Today I'll share with you some pictures of people that I clicked on holidays to various places. I sometimes put myself in their shoes and wonder what their day is like. They too have hopes. They probably have a family too. They will have a loved one who is thinking of them, waiting for them.

A fruit seller at Egypt

An Umbrella seller at Pune,India. I clicked this from inside my warm cozy car while he was out there in the rain selling such colourful umbrellas in wet, cold weather.

The Galabya traders on River Nile. They row their wares on a tiny boat and come very close to the ship and throw a rope and attach their boat to the ship.They kept calling out to the passengers on the Cruise. They were finally shooed away by the Captain of our ship.

The temple Musicians at Ernakulam, Kerala,India. They are talented and train for years to be able to play the way they do. Yet they are not very highly paid.

The vegetable sellers at a small village called Naraynpur near Pune, India.
A little boy selling paper windmills on Juhu beach, Mumbai, India

A seller of Sugarcane juice on the Highway near Panchgani, Maharashtra, India.

If you are reading this, it means you have access to Internet and chances are that you , like me, are definitely better off financially when compared to them. But what we need to think about is, are we happier? Are our lives truly richer?

Isn’t it memories full of moments, that make up life? A Sanskrit shloka says “Yesterday is but a dream, tomorrow but a vision. But today well lived makes every yesterday a dream of happiness, and every tomorrow a vision of hope. Look well, therefore, to this day.” Wise words indeed.

Live today well. Make your moments. Cherish them.

And if you have had a particularly nasty day, don’t worry—there’s always tomorrow to start afresh!

Thursday, January 15, 2009

Mr.Watch and Ms.Keys

Really sorry--I have had to remove this post as it will soon appear in a book. Making it available online would have been very unfair to my publisher who has placed so much trust in me. I hope you enjoy the other posts as much as you enjoyed this one. A heartfelt thanks for your support and understanding.Thanks for continuing to read what I write.

Monday, January 12, 2009

Things to see and do

Funny how 10 days feels like a month! It’s only been ten days since my last post but when you go out of town and come back, even if you have been out only for 3 days, it feels like you have been away for at least a fortnight! At least it feels that way for me. I have been travelling like crazy. I was in Delhi-Rishikesh-Haridwar-Agra on a vacation, and then I was in Mumbai for the last four days. So please forgive the time gap between my posts. Many of you have written and asked me if I am ok—yes I am! And no—I have not forgotten my resolution of posting more often! It’s just one of those rare times that I did not have Internet access and when I got back there was a mountain of pending work that clearing it seems like a behemoth task, not to mention the colossal number in my Google Reader which I am scared to even open and look at! [I'll get around to your blogs slolwly--as I recover my breath :) ]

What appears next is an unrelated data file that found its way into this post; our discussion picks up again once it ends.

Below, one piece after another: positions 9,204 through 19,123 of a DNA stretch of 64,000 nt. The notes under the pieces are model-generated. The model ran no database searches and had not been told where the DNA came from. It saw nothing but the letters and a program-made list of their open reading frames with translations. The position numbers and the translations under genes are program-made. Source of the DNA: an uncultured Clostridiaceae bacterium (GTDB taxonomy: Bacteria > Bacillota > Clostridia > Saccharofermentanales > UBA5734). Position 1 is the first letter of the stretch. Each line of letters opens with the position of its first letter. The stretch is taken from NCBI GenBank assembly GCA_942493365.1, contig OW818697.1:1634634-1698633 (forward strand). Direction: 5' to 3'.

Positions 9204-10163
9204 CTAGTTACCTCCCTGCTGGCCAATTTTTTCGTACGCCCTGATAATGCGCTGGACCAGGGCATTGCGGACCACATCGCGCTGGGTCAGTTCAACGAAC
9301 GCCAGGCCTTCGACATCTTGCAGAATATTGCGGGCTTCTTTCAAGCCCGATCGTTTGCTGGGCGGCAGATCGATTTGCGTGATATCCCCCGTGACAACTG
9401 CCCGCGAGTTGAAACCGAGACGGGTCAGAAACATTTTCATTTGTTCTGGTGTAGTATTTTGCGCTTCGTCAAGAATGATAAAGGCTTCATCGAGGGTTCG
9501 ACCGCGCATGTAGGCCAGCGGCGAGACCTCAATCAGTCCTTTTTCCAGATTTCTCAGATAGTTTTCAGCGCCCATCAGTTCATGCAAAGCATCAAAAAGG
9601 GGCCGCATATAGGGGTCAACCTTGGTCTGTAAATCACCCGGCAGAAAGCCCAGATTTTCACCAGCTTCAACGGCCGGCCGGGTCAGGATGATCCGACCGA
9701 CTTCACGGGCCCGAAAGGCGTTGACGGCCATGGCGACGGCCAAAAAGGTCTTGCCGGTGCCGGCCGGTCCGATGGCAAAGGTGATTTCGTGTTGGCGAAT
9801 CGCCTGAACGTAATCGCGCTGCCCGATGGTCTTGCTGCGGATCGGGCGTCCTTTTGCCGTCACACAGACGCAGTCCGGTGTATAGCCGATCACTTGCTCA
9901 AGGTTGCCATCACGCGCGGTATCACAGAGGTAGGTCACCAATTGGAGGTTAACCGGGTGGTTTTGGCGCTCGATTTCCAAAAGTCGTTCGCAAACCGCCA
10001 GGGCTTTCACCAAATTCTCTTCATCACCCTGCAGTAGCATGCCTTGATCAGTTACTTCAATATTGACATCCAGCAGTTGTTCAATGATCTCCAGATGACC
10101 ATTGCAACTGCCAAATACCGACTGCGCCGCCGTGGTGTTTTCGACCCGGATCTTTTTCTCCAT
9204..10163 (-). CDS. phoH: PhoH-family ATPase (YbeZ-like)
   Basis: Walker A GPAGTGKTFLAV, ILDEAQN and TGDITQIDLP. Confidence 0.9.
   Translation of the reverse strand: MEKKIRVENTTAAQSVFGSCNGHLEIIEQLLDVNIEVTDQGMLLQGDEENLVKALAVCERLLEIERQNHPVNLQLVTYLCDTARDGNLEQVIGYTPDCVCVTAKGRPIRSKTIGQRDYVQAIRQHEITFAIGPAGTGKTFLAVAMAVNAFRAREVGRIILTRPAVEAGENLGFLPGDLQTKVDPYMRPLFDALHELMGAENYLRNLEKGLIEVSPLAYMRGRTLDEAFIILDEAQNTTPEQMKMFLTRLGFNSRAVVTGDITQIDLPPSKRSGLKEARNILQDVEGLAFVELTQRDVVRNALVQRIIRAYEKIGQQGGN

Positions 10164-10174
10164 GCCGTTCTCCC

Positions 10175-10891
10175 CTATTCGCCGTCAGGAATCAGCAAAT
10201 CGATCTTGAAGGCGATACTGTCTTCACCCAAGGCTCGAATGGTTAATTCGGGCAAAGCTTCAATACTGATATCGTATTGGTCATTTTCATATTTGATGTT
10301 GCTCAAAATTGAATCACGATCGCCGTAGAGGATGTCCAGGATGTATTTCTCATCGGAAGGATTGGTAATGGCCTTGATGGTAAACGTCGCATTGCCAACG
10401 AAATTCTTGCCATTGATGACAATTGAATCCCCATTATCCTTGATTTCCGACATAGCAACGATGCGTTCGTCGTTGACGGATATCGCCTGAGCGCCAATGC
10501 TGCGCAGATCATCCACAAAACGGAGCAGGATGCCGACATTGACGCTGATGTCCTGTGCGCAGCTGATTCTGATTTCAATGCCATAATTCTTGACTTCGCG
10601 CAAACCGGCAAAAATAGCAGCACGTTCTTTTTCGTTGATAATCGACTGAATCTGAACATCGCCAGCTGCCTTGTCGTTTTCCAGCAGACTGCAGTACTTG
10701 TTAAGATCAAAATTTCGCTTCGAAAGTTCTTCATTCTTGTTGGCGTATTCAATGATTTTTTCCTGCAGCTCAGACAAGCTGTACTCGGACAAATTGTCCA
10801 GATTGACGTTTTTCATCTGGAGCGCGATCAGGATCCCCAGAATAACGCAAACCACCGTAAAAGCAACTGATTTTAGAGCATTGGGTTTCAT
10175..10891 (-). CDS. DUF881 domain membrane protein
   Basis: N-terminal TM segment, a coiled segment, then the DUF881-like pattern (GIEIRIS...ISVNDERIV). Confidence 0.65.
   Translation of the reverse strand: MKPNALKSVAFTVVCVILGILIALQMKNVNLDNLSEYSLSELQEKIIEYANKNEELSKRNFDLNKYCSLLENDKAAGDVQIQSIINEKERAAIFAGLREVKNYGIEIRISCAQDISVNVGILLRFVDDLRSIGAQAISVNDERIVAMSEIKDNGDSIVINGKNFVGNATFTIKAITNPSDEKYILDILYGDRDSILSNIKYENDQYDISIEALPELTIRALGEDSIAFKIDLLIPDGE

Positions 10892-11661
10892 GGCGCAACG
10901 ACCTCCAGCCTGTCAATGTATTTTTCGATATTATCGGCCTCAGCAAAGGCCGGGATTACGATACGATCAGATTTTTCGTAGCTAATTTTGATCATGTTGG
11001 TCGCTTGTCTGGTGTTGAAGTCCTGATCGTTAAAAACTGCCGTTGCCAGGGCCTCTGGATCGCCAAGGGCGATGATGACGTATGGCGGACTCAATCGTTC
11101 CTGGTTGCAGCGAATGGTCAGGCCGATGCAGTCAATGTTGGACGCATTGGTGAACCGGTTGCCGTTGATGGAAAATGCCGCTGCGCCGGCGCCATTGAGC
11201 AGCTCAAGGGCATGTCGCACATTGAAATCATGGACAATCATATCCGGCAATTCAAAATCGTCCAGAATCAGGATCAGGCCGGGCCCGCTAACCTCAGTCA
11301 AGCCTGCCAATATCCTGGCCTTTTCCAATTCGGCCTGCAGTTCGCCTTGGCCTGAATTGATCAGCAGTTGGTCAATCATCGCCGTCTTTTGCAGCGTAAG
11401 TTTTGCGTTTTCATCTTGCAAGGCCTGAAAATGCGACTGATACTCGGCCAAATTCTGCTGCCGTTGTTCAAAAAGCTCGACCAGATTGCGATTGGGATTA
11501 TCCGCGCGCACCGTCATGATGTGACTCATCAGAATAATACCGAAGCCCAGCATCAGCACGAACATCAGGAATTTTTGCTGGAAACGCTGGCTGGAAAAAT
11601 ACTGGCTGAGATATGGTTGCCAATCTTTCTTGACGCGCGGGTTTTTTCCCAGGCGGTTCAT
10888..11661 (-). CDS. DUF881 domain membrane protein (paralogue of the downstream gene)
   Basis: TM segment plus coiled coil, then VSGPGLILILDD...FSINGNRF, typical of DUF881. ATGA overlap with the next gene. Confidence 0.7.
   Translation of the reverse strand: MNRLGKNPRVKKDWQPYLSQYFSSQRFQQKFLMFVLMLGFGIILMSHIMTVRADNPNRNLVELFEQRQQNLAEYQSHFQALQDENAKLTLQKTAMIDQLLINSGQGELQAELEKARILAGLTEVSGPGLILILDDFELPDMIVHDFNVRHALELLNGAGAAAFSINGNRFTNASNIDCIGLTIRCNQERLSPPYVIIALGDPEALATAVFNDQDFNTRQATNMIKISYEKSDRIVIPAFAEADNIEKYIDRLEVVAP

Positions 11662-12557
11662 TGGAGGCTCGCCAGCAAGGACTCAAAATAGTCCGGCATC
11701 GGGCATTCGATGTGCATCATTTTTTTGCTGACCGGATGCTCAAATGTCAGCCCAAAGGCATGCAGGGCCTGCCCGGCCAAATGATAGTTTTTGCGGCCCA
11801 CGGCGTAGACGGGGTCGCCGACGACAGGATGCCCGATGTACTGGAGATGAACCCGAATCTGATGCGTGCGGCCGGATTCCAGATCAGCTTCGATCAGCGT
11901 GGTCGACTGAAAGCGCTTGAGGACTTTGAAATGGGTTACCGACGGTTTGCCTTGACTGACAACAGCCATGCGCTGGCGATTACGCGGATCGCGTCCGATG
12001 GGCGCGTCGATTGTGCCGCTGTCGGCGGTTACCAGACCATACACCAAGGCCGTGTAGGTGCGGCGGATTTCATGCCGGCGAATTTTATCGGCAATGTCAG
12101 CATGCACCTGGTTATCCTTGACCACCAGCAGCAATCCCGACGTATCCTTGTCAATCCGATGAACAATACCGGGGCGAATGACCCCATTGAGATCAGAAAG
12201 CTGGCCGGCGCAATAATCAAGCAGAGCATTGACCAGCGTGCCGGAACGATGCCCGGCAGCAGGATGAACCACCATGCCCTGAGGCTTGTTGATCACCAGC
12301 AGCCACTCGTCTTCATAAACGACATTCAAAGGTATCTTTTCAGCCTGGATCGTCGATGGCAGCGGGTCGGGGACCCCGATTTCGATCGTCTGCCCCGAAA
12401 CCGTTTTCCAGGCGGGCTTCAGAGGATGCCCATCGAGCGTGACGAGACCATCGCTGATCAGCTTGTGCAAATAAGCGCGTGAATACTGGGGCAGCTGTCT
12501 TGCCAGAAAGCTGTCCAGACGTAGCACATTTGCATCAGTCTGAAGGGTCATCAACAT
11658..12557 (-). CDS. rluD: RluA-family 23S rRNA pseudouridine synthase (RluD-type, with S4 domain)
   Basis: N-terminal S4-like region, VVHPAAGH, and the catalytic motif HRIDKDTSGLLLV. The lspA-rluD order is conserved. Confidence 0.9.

Even though I had seen the Taj Mahal many times before, we still decided to visit Agra as my children were seeing it for the first time. The magic works each single time. There is something mesmerising, magical and enthralling about the Taj. We stood and stared along with the children. The story of Shah Jahan’s love for Mumtaz continues to move millions of people who travel across the globe for a glimpse of the Taj, even centuries after it was built.

Rishikesh and Haridwar exude spirituality like no other place. There is so much of a vibrant energy in both these places. The colours, the sounds, the atmosphere, the River Ganges all of it was so overwhelming and enchanting. As an Indian (That too again it was not the first time I was visiting the place) I was swept away completely and so I can imagine how a Foreigner visiting this place will feel. (Many come here to do white water rafting trips)